Around one in seven adults in Scotland are finding it tough to get by on their current income level, according to a new piece of research.
The figures suggest that around 10 per cent of Scots find it “difficult” to make ends meet each month, while a further 4 per cent would describe their current financial situation as “very difficult”.
The data has been collected on behalf of the charity Citizens Advice Scotland (CAS), which is concerned that more people across the country might lose their jobs or see their incomes reduced in the second half of 2021.
It is feared that the winding down of the government’s furlough scheme might lead to those job losses and to reductions in pay for a significant number of Scots.
According to the CAS, the Covid crisis has clearly worsened the financial situations of a great many Scots and seen thousands of households nationwide struggling to get by on reduced incomes.
The charity has said it expects to see more people pushed into tougher financial circumstances in the coming months as the furlough scheme ends and employers are left with tough choices to make in relation to job cuts.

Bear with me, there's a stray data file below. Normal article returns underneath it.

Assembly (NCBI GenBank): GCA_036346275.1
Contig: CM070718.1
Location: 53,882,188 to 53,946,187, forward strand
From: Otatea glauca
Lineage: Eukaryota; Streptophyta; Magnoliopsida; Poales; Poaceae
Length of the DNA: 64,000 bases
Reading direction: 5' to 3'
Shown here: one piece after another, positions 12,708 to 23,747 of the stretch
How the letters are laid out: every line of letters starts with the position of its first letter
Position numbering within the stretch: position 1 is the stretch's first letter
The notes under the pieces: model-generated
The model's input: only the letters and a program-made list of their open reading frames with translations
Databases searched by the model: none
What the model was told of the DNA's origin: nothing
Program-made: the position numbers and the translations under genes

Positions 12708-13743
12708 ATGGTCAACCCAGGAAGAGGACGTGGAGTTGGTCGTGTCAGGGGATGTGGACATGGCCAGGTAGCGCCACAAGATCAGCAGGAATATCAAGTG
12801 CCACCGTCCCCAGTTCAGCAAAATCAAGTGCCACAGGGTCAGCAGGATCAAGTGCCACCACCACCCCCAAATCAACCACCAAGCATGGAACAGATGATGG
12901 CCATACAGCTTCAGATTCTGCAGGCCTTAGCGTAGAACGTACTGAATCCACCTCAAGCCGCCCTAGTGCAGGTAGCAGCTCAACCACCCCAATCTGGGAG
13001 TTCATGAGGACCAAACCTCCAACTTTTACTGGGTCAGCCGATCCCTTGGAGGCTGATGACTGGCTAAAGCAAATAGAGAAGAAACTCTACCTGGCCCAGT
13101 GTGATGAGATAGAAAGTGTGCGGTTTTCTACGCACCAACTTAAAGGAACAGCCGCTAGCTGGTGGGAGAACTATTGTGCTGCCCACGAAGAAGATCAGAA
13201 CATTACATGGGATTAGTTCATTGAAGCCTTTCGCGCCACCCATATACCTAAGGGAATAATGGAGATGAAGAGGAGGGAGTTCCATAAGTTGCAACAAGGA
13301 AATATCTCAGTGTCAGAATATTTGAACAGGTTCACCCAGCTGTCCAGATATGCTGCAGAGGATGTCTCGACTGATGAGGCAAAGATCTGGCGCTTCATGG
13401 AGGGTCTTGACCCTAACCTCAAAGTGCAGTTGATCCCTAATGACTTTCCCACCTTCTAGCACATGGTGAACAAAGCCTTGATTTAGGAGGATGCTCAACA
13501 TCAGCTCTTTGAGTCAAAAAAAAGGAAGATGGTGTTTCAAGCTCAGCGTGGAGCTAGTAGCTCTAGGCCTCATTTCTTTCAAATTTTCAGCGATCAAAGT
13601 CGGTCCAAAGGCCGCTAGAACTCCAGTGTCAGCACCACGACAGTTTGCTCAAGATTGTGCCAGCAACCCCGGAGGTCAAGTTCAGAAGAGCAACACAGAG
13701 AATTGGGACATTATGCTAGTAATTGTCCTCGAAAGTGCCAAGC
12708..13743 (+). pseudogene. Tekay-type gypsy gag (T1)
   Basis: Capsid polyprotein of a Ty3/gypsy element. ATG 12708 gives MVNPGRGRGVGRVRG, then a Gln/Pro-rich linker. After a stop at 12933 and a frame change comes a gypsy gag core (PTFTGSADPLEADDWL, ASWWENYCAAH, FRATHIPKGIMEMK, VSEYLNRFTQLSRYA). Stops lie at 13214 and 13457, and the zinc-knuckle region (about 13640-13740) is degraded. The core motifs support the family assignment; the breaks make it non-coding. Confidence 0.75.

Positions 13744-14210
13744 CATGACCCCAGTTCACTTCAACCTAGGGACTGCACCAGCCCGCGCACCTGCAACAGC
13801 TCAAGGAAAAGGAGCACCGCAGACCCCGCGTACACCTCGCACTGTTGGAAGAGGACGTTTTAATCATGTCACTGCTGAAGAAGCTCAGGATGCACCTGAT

Figures revealed recently by StepChange, another debt help charity, suggested that roughly one in 10 Scots in problem debt would cite the pandemic as the fundamental reason while they’re in such financial strife.
“Even before the pandemic we knew lots of people were struggling to cope financially but Covid has unquestionably exacerbated the problems for a lot of people,” said Sarah Jayne Dunn from CAS.
“With many people already struggling to cope, Scotland could be facing a looming income crisis when furlough and other payment support protections wind down and then expire leading to job losses or reduced incomes,” she added.
However, Ms Dunn and CAS are making clear that “people don’t have to struggle on their own,” and encouraging anyone finding it difficult to get by to reach out for support and for debt advice if they need it.
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The Scottish government has committed to spending £64 million next year to help people in all parts of the country reduce their energy bills.
Ministers of the UK government have committed to phasing out the £20 uplift in the regular payments made via the Universal Credit system.
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